• Aster ericoides (fading and looking very weedy)
  • Cosmos sulphureus (some very short ones, only a foot tall)
  • Dianthus chinensis
  • Dolichos lablab (a few flowers among the ragged leaves)
  • Duranta erecta (both flowers and berries)
  • Helianthus annuus ‘Goldy Honey Bear’
  • Helianthus annuus ‘Moulin Rouge’
  • Lantana montevidensis
  • Malvaviscus arboreus
  • Lupinus texensis (first flower)
  • Lobularia maritima
  • Podranea ricasoliana (in full bloom all month, although I find the pink a bit jarring in autumn)
  • pepper, jalapeno
  • rose ‘Blush Noisette’ (fading)
  • rose ‘Ducher’ (full bloom)
  • rose ‘Heritage’ (one bloom)
  • rosemary (a few flowers now that the pecan leaves have fallen and it’s in sun again)
  • Rudbeckia fulgida (one flower)
  • Solanum jasminoides
  • Tradescantia pallida/Setcreasia (purple heart)
  • Tradescantia–unknown white
  • Viola cornuta ‘Sorbet Coconut Duet’

Zanthan Gardens fall colors
2007-12-01. The agave americana and the maiden grass reflect late afternoon light in December. As many of the trees have not yet lost their leaves this year, much of the yard is still dark.

December 8th, 2007
December’s Golden Days

This has been an extraordinarily beautiful week in Austin. Like the week before, a cold front blew in at the beginning of the week dropping temperatures almost to freezing. This was the same front that dumped so much snow on the Midwest but here in Austin we were left with some of the most perfect days of the year. After the front blew through, the skies were a brilliant desert blue which provided the perfect backdrop for the sudden coloring of the leaves. Many trees have partially dropped their leaves but the ones that remained finally were tinged with color, not the brilliant colors of northern climes–with burnished golds, deep russets, and glowing ambers. As we near the solstice, the color of sunlight is also golden, infusing the garden with honeyed colors. These are December’s colors in Austin.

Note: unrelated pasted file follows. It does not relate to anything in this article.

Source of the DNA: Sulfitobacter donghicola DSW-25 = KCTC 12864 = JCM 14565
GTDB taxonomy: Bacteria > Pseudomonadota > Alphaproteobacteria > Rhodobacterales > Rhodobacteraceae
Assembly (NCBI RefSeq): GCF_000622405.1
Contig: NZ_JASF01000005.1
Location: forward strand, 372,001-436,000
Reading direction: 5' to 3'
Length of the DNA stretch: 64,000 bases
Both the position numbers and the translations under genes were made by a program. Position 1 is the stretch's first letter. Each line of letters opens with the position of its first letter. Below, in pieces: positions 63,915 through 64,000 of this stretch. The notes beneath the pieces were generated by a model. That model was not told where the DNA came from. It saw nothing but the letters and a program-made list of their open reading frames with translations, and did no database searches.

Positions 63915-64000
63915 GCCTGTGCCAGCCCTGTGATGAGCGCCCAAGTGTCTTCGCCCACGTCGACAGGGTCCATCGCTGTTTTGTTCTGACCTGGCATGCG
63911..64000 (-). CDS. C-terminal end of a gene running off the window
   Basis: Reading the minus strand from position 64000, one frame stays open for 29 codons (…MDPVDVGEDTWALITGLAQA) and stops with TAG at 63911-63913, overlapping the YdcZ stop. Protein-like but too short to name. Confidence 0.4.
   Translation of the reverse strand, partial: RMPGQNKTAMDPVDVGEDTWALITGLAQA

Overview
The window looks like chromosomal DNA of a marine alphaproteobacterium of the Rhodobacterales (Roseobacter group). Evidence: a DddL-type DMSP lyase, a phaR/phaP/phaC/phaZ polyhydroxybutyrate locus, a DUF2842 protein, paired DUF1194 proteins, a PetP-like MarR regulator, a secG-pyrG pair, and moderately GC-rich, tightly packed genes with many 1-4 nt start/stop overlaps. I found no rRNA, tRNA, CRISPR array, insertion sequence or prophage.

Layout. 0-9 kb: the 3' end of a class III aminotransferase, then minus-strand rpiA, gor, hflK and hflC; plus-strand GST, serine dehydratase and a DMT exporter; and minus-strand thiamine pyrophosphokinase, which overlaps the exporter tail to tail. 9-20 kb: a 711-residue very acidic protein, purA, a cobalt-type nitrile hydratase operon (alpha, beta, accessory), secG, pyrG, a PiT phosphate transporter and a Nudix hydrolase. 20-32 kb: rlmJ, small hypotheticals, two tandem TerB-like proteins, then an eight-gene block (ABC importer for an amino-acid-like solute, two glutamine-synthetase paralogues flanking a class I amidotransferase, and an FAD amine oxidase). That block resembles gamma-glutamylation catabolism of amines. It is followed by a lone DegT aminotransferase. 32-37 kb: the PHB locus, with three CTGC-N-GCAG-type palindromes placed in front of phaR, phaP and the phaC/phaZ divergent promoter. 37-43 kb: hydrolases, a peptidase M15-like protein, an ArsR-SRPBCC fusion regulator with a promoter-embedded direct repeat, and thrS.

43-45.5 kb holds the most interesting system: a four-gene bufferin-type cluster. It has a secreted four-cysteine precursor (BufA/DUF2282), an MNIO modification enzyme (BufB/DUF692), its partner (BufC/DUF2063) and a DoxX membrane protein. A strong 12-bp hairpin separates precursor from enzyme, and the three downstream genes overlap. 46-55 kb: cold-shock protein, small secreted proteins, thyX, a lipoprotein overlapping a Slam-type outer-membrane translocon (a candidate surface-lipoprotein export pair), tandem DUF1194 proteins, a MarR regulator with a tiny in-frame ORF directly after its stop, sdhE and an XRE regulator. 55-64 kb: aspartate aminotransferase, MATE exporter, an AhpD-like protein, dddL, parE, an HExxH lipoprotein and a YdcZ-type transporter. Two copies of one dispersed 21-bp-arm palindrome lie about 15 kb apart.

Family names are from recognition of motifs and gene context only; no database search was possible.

Zanthan Gardens fall colors
2007-12-05. ‘Moulin Rouge’ sunflowers have finally opened.

I spent the entire week transplanting seedlings in the meadow garden. The self-sowers pop up everywhere but so thickly that they need thinning. My method is to dig them all up, replant the bed, and move the rest elsewhere. As such, my meadow is not really a meadow but drifts of planted wildflowers. The larkspur always sprouts when the nights are in the 40s and the days in the 70s. I was relieved to see some bluebonnets finally sprouting, too, although they are very late coming up (probably from the lack of rain in September and October).

Zanthan Gardens fall colors
2007-12-05. The Japanese persimmon provides autumn color for southern gardens.

By the end of the week, the winds had shifted to the south, bringing warm moist air up from the Gulf of Mexico. Although the cloud cover makes the scene above look gloomy, it’s warmer than the clear days early in the week. Forecast for today, 83F/28C degrees. Then back to cold and rainy next week.

Dateline: December 1, 2010

Camp Mabry had its first official freeze (32°F) early this morning but frost nipped Zanthan Gardens last week. Although the Gold Rush Currant tomatoes are still alive and opening new flowers, the pecans and cedar elms have given up their leaves for the year. The days are cool and the garden is flooded with light. Quickly, quickly I’m sowing all my annuals. If I do it before leaf-fall, they just get smothered.